Seems pretty good to me, especially when I see that the unemployment rate dropped for the “good reason” – more people entered the labor force in November (+532,000), and even more found jobs (+747,000). This means that the overall % of Americans working (under the Employment-Population Ratio metric) is at a new post-COVID high.
Just In: November was another strong month of job gains. The US economy added 199,000 jobs (about 30k came from UAW strike workers returning)— Heather Long (@byHeatherLong) December 8, 2023
Unemployment rate: 3.7% (It’s been under 4% for 2 years)
Wage growth: 4% y/y (vs 3.2% inflation)#jobs
That’s pretty good considering there are a lot of Boomers that have hit retirement age between 2019 and 2023, which would “naturally” reduce this number. And indeed, a higher percentage of people between the ages of 25-54 are working now (80.7%) than were at the start of 2020 (80.6%).
The US Employment to Population Ratio moved up to 60.5% in November, its highest level since February 2020. pic.twitter.com/qHmr9fP8Bz— Charlie Bilello (@charliebilello) December 8, 2023
Later in the morning, there was another positive sign, as it seems that the persistent negativity that many Americans have had over the economy may be finally starting to fade.
The employment rate, including for prime-age workers (25-54) shown here, ticked up again this month after falling the previous month. pic.twitter.com/WhDqkItjvb— Jason Furman (@jasonfurman) December 8, 2023
Consumer fears over inflation tumbled in December amid declining energy prices and as the impact of interest rate hikes take hold. In the latest University of Michigan consumer sentiment survey released Friday, the one-year outlook for the inflation rate slid to 3.1%, down sharply from 4.5% in November and the lowest since March 2021. The five-year outlook also moved lower, down to 2.8% from 3.2% the previous month…. Consumer optimism also jumped higher in December. The University of Michigan index of consumer sentiment index rose more than 8 points to 69.4, tied for the best level since July. The current conditions index registered a reading of 74, up nearly 6 points, while the expectations index surged almost 10 points to 66.4.It’s still not at the levels we had pre-COVID, but that’s mostly because MAGAs refuse to accept the real world and just assume things are worse because their guy isn’t in power. After those reports, some of the spin from the Wall Street media is that this news wasn’t so great if you wanted to see the Fed start cutting interest rates sooner than later. And indeed, after 6 weeks of declining longer-term yields, they had a bit of a reversal today.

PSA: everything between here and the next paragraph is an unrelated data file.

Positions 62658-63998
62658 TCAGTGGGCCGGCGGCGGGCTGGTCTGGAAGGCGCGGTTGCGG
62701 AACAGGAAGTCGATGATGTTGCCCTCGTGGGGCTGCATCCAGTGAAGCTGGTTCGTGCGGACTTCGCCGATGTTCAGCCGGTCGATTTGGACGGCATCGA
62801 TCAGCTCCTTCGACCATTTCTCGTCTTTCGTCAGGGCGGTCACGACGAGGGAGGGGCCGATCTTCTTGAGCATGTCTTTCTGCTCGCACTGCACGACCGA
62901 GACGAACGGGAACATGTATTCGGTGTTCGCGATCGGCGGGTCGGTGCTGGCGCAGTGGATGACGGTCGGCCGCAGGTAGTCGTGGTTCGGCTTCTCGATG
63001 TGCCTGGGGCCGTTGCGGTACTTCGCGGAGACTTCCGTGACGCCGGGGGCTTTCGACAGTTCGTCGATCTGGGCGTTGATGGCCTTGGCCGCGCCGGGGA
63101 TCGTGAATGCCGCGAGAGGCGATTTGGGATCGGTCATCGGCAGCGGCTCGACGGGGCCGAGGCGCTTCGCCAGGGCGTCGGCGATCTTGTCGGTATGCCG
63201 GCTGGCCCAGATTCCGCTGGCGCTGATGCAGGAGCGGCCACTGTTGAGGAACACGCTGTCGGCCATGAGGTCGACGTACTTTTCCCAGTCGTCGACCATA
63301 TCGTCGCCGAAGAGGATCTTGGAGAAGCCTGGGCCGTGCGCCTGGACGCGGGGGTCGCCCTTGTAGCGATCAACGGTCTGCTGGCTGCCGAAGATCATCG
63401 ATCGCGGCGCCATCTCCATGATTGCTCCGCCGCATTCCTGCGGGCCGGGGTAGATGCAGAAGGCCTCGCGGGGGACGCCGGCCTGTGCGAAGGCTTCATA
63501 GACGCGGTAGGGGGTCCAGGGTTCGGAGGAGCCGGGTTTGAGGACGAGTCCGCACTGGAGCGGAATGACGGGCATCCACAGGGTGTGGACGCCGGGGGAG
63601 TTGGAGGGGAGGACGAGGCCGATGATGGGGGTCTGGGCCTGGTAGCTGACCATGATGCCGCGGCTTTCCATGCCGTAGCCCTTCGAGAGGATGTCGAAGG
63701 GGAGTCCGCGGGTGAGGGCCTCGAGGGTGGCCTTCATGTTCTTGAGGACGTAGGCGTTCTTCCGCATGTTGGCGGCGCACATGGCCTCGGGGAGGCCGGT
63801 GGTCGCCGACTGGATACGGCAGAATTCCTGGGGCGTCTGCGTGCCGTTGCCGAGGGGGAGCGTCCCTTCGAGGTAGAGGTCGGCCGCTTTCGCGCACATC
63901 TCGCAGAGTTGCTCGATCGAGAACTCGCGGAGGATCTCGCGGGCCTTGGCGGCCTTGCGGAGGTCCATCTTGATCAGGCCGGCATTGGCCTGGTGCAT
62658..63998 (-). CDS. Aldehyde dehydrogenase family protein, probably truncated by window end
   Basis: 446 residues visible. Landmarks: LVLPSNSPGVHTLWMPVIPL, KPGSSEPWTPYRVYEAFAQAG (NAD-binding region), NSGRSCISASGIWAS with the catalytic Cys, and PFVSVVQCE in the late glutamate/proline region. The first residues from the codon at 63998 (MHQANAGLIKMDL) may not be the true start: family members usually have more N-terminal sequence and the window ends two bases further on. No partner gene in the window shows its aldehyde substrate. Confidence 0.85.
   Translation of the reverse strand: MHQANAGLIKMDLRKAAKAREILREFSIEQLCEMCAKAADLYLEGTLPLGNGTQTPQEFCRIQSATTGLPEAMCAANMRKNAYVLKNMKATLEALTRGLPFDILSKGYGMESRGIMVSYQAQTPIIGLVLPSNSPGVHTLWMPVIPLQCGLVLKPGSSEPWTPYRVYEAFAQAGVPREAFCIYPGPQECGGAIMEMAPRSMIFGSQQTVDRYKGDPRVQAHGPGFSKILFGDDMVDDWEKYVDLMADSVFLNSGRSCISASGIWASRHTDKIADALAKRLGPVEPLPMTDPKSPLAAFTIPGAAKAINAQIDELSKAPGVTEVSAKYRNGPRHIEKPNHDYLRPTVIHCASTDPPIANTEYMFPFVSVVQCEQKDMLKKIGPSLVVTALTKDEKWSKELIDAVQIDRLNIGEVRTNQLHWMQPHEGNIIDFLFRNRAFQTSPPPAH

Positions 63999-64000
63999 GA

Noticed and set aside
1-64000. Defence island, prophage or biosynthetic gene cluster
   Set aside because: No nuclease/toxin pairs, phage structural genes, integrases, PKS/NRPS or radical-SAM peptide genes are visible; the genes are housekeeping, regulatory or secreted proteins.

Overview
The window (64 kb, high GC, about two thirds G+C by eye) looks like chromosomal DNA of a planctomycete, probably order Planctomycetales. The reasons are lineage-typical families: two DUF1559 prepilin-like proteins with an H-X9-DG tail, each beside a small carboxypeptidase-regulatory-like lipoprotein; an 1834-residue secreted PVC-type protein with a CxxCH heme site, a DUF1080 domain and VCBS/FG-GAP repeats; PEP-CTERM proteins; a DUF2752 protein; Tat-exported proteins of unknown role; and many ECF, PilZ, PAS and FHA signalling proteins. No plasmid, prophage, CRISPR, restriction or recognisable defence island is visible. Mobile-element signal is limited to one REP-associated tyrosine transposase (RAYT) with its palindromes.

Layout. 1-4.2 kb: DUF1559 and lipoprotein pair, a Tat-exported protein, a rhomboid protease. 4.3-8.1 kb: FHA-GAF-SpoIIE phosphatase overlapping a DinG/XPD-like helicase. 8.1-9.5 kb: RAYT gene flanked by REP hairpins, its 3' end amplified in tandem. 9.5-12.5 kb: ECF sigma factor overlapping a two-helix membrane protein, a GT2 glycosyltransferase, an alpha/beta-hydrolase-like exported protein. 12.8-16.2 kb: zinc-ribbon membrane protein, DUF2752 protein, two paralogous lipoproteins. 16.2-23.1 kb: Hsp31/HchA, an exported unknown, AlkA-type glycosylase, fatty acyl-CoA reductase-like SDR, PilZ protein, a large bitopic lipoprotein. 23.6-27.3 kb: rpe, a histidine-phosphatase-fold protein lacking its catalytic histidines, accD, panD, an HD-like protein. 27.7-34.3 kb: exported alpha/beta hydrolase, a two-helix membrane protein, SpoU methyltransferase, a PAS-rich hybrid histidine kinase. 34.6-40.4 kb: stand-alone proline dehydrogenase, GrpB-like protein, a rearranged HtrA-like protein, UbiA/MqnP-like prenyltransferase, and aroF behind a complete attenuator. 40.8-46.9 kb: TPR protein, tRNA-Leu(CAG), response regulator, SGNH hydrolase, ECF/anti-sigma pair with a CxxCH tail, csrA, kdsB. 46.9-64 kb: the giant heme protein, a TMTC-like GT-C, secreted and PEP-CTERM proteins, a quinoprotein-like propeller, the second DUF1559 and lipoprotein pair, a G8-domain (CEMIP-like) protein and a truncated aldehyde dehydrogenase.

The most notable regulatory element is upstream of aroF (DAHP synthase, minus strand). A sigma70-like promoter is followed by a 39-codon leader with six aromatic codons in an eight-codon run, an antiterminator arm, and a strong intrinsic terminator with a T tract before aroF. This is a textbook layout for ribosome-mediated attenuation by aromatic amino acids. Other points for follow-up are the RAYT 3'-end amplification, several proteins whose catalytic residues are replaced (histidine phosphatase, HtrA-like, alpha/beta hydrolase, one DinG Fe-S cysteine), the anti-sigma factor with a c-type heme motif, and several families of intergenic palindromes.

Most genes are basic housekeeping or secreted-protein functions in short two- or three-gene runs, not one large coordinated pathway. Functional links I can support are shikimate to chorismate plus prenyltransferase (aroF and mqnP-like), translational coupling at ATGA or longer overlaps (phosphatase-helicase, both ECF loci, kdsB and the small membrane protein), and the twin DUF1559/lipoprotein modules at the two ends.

Treasury yields jumped Friday after the November jobs report showed the unemployment rate unexpectedly fall, suggesting continued tightness in the labor market despite the Federal Reserve’s efforts to cool the economy. The yield on the 10-year Treasury note was up by 9 basis points at 4.22% as it recovered some losses made earlier in the week when it dipped as low as 4.14%. Similar levels were last seen in early September. The 2-year Treasury was last more than 11 basis points higher at 4.692%.But those figures are still 50-75 basis points below where they peaked in mid-October, and I think they should stay down, because I don't think the outlook is much different than it was before Friday’s jobs report.